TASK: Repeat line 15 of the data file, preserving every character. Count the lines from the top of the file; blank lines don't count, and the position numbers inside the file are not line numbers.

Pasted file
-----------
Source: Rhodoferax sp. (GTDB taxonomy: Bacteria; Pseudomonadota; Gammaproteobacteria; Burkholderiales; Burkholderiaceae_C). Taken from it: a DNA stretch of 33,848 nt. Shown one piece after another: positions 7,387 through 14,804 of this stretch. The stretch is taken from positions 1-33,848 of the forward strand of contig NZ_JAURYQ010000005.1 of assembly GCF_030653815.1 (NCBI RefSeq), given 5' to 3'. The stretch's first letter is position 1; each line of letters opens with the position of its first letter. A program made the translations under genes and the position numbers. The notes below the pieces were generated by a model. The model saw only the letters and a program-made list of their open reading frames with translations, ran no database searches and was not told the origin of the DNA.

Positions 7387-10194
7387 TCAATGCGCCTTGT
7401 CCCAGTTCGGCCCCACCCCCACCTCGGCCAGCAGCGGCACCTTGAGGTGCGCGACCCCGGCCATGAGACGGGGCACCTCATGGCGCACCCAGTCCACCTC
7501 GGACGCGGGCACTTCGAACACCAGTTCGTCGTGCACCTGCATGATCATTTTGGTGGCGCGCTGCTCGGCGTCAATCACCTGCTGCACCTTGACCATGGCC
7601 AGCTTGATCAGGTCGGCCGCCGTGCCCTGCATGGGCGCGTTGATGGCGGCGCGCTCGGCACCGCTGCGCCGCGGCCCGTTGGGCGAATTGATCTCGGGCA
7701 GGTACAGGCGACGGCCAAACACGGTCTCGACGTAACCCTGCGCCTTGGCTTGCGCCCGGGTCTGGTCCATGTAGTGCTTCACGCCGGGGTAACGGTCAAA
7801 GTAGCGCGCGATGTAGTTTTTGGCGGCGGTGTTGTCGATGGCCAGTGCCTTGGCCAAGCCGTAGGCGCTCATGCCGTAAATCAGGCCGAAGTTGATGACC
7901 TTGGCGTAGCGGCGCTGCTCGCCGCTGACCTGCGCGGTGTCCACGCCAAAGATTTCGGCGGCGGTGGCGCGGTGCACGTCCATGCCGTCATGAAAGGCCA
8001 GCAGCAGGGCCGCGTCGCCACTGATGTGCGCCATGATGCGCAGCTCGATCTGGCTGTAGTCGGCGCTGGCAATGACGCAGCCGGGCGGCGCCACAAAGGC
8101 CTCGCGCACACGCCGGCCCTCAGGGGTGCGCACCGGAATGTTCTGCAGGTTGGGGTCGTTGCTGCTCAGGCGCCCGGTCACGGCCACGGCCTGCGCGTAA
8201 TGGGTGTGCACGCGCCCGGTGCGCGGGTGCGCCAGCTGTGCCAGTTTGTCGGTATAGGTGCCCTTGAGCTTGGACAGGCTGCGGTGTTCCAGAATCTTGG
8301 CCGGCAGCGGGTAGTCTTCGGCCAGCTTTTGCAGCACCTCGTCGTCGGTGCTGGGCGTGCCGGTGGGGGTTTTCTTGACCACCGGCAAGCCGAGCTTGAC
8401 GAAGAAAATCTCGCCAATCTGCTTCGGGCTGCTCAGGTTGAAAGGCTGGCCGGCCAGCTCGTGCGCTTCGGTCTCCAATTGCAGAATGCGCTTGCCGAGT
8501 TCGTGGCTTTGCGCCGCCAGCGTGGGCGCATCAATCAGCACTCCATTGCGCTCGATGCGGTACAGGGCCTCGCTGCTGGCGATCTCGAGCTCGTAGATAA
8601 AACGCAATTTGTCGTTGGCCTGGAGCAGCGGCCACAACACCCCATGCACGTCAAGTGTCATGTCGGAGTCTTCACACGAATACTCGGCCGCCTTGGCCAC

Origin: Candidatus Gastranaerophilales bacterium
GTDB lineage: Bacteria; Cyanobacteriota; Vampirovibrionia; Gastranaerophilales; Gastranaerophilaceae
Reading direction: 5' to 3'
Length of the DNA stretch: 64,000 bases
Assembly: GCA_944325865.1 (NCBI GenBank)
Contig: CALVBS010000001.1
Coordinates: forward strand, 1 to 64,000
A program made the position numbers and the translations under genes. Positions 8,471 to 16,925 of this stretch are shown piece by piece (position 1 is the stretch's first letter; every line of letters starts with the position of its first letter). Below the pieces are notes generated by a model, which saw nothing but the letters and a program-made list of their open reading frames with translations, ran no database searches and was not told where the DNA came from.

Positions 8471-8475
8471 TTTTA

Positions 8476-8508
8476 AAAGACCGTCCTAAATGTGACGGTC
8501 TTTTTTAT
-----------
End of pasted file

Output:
8501 TCGTGGCTTTGCGCCGCCAGCGTGGGCGCATCAATCAGCACTCCATTGCGCTCGATGCGGTACAGGGCCTCGCTGCTGGCGATCTCGAGCTCGTAGATAA